For what it's worth, I still think a run-off or preferential ballot is the only change we need to make to the current system we have. First person over 50% gets the seat.

    By Anonymous Anonymous, at 11:37 AM  

  • I dread the talk about "unaccountability"... Don't want to see what we have in the states where the corporate class (with a lot of money and media control) has roused the conservative "rabble", or so to speak, and everyone is crying about "taxation without representation". Those idiots are so butt-stupid that they claim Obama is not representative of what the American people voted for - as a majority.

    Love watching the 50yr old welfare granny screaming about the new "welfare state"... Do these people even know what they're talking about (sound like Canadian Conservatives)? If anyone is on "welfare" in the US, it is the very corporations that are paying for these protests (however small they were). The tiny tax increment was to what I call the "rich" - ie people making OVER $250K/year. 99% of the morons in the protests shouldn't have even been there, except for their rabid compulsion to support one particular political party.

    By Blogger WesternGrit, at 12:32 PM  

  • " If people really don't like Rob Anders, they can vote him out."

    No, not really.
    If someone beats Anders, Harper will just not sign his papers. They'll have another election in the party until Anders wins. That's the system we currently have, but is being touted as a fear in the "unknown". It's a myth other systems are less accountable.

    By Anonymous Saskboy, at 1:07 PM  

  • As much as it pains me to defend Anders, the voters of Calgary West have still marked an X next to his name every election he has run in. I certainly agree that the nomination procedures should be opened up a bit, but it's a direct election.

    Having MPs put on a list, either by the party leader or even party members, to me, breaks the principle of our electoral system. And I think the principle is important. And it sounds like the lists was the main reason MMP went down in Ontario.

    But, as mentioned, STV is a nice way around this, which is why I'd probably vote in favour of it, if I lived in BC.

    By Blogger calgarygrit, at 1:38 PM  

  • Yes, really. We still have these things called elections in this country. If the people in his Calgary riding choose any of the other candidtes instead of Rob Anders, then Rob Anders no longer gets to be the MP. It may seem strange, but I am sure if you ask Rahim Jaffer he may have figured it out by now.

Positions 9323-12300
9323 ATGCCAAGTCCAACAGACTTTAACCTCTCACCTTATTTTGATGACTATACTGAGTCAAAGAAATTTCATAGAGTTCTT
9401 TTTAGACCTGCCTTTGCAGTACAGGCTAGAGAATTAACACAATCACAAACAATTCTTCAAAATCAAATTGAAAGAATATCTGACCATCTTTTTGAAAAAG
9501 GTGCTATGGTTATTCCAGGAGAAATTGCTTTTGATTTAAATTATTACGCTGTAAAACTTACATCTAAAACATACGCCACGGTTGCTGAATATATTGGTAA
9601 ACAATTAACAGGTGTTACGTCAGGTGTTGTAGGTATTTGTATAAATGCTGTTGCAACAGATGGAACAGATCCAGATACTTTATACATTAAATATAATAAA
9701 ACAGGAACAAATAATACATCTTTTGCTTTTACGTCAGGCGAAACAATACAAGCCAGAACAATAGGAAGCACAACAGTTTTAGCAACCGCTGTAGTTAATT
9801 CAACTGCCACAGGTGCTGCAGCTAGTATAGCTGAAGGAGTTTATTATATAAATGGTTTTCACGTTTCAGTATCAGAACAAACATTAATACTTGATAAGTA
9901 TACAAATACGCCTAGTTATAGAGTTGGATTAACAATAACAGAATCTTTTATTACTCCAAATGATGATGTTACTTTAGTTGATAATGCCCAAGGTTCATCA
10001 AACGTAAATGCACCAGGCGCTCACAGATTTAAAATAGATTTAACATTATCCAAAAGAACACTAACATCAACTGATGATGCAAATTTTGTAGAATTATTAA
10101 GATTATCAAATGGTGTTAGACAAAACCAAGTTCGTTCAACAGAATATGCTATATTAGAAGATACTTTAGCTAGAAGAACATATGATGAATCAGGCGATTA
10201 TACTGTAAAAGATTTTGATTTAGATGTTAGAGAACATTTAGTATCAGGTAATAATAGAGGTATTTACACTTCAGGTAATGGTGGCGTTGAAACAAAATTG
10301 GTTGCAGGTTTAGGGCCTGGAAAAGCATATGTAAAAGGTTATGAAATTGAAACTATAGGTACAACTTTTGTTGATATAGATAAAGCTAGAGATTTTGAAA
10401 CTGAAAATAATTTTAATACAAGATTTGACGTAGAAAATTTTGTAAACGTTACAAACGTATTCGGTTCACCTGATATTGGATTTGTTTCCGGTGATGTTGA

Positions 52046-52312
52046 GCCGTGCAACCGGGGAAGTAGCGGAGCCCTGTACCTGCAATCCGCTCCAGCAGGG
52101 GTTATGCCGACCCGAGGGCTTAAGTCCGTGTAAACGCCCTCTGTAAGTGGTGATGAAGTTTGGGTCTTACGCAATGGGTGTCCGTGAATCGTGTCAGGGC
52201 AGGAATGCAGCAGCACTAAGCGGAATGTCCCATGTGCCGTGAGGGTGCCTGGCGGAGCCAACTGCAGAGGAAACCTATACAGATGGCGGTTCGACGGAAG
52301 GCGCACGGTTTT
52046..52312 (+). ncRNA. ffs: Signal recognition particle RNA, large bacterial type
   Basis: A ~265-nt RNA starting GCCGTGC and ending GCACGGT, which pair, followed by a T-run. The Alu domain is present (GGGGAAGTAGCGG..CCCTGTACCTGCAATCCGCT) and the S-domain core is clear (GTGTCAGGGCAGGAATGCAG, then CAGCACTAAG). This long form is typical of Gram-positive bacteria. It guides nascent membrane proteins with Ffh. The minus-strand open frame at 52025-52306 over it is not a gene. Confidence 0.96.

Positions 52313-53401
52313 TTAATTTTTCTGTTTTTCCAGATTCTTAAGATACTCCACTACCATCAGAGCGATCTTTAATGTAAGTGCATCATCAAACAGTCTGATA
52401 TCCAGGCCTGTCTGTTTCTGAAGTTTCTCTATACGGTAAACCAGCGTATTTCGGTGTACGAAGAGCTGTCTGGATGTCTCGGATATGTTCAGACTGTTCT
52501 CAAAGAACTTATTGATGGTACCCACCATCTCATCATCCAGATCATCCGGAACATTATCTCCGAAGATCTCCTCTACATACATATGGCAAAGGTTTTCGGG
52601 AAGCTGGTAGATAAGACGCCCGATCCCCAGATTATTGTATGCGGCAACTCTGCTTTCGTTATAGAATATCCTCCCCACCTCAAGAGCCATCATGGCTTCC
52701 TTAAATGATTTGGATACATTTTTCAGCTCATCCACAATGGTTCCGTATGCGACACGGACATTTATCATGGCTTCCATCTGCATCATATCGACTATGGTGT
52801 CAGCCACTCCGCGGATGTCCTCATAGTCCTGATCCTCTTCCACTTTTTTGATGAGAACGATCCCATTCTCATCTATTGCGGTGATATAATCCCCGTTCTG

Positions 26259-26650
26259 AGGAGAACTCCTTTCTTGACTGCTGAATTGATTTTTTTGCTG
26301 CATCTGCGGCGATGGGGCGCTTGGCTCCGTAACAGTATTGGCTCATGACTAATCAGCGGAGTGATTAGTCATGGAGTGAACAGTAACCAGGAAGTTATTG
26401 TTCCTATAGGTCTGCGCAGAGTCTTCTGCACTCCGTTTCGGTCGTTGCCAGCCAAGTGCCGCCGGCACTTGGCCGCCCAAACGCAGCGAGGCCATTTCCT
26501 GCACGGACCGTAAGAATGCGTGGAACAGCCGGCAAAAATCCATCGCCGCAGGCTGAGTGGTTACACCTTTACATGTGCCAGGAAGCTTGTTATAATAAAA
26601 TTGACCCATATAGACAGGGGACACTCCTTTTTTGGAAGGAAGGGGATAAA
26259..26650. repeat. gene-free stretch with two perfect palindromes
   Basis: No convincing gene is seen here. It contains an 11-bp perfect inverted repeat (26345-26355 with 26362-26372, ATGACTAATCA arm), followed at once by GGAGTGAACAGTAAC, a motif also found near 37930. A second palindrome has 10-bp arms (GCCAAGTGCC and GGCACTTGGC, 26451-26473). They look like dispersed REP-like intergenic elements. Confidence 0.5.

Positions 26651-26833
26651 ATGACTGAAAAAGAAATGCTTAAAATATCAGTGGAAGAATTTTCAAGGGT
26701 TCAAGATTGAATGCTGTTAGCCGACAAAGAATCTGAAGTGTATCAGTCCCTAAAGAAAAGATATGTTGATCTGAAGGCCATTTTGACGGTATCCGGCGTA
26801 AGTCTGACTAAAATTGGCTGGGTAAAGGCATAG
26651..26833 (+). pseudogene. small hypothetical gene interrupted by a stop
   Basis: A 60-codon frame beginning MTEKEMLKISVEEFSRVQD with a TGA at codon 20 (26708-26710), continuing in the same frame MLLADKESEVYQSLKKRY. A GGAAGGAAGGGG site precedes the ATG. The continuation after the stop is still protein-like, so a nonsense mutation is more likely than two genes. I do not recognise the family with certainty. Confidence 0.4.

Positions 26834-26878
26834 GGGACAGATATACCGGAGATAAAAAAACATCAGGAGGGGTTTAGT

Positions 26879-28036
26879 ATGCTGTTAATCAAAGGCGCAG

Ironically, the best system to keep a guy like Anders in office is probably proportional representation, where a guy like Harper gets to put a guy like Anders near the top of a list to keep him safe. Then nobody can get rid of him. But that's for another day.

    By Anonymous Anonymous, at 1:42 PM  

  • BC is probably one of the closest provinces to having a two-party system, so STV vs. FPTP (or vs. PR) won't make much of a difference.

    By Blogger hosertohoosier, at 1:49 PM  

  • I'm in BC and will be voting against STV. I agree with you -- direct accountability is too obscured in that system.

    Under the current system, imperfect as it is, we can throw the bums out. Under STV, it becomes too hard to figure out who the bums are.

    (Love your labels, BTW, you're going to show up on some interesting search results).

    By Anonymous Peter Jay, at 1:58 PM  

  • I have no idea what any of this has to do with Kinsella's hair plugs. But see for yourself how his latest Youtube appearance gives away nothing. Curious how he strategically keeps 2/3 of his gaping forehead off-screen:

    http://www.youtube.com/user/kinsellawarren

    By Anonymous Anonymous, at 2:55 PM  

  • "Under the current system, imperfect as it is, we can throw the bums out. Under STV, it becomes too hard to figure out who the bums are."

    That's all we can do in our present system. Its a never ending lesser of two evils question. Under STV, positive voting and the ability to actually support candidates that accurately reflect your values is possible. It would do a lot to improve the decrepit political culture here which is reflected in increasingly low voter turnout and public cynicism.

    "BC is probably one of the closest provinces to having a two-party system, so STV vs. FPTP (or vs. PR) won't make much of a difference."

    BC has perhaps the strongest Green party in the country, it also has very shaky coalitions existing in those two parties with strong divisions between their Vancouver and rural wings. I think STV would have an effect, it certainly is possible that the two dominant parties could adapt to the new system but it would probably require a greater candidate focus on local issues and a more flexible party discipline than what we see now.

    By Anonymous Anonymous, at 3:47 PM  

  • For what it's worth, I still think a run-off or preferential ballot is the only change we need to make to the current system we have. First person over 50% gets the seat.Whereas I too prefer a straight preferential ballot, it is unfortunately not an option. As such, I'll be casting my vote for BC-STV as it is much more preferable, IMO, to what we now have.

    By Blogger Jim R, at 3:50 PM  

  • "a guy like Harper gets to put a guy like Anders near the top of a list to keep him safe. Then nobody can get rid of him. But that's for another day."

    Then join the party and turf the leader.

    Surely someone from another country with a PR system has developed an acceptable answer... this PR stuff is only new to Canada because the States don't use it and our media and theirs don't really talk about how backwards we are.

    By Anonymous Saskboy, at 3:55 PM  

  • Somehow my above comment was mangled. The italicized part is someone else's comment that I am commenting on.